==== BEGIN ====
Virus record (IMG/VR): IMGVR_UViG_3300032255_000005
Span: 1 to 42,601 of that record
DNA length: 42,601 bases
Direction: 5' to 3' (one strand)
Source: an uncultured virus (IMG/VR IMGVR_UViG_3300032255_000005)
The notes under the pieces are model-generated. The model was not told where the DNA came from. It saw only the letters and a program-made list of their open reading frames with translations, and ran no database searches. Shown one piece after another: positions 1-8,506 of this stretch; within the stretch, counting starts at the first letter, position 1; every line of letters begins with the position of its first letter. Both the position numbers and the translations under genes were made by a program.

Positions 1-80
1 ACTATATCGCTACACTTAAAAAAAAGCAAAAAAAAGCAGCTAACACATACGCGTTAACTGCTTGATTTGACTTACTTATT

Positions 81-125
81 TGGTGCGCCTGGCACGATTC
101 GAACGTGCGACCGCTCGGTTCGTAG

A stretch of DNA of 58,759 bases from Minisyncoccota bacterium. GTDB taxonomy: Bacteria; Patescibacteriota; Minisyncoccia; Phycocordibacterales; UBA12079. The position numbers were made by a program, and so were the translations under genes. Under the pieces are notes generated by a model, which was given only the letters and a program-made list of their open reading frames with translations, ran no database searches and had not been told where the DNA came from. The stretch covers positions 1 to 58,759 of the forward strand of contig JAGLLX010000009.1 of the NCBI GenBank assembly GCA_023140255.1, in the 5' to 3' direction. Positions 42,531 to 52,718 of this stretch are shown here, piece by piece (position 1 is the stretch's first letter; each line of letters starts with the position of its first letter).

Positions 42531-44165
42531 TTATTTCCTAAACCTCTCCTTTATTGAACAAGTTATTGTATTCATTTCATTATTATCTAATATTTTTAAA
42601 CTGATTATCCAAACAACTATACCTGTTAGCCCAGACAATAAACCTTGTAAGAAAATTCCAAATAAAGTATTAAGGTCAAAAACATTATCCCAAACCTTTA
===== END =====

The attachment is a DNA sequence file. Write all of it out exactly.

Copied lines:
Virus record (IMG/VR): IMGVR_UViG_3300032255_000005
Span: 1 to 42,601 of that record
DNA length: 42,601 bases
Direction: 5' to 3' (one strand)
Source: an uncultured virus (IMG/VR IMGVR_UViG_3300032255_000005)
The notes under the pieces are model-generated. The model was not told where the DNA came from. It saw only the letters and a program-made list of their open reading frames with translations, and ran no database searches. Shown one piece after another: positions 1-8,506 of this stretch; within the stretch, counting starts at the first letter, position 1; every line of letters begins with the position of its first letter. Both the position numbers and the translations under genes were made by a program.

Positions 1-80
1 ACTATATCGCTACACTTAAAAAAAAGCAAAAAAAAGCAGCTAACACATACGCGTTAACTGCTTGATTTGACTTACTTATT

Positions 81-125
81 TGGTGCGCCTGGCACGATTC
101 GAACGTGCGACCGCTCGGTTCGTAG

A stretch of DNA of 58,759 bases from Minisyncoccota bacterium. GTDB taxonomy: Bacteria; Patescibacteriota; Minisyncoccia; Phycocordibacterales; UBA12079. The position numbers were made by a program, and so were the translations under genes. Under the pieces are notes generated by a model, which was given only the letters and a program-made list of their open reading frames with translations, ran no database searches and had not been told where the DNA came from. The stretch covers positions 1 to 58,759 of the forward strand of contig JAGLLX010000009.1 of the NCBI GenBank assembly GCA_023140255.1, in the 5' to 3' direction. Positions 42,531 to 52,718 of this stretch are shown here, piece by piece (position 1 is the stretch's first letter; each line of letters starts with the position of its first letter).

Positions 42531-44165
42531 TTATTTCCTAAACCTCTCCTTTATTGAACAAGTTATTGTATTCATTTCATTATTATCTAATATTTTTAAA
42601 CTGATTATCCAAACAACTATACCTGTTAGCCCAGACAATAAACCTTGTAAGAAAATTCCAAATAAAGTATTAAGGTCAAAAACATTATCCCAAACCTTTA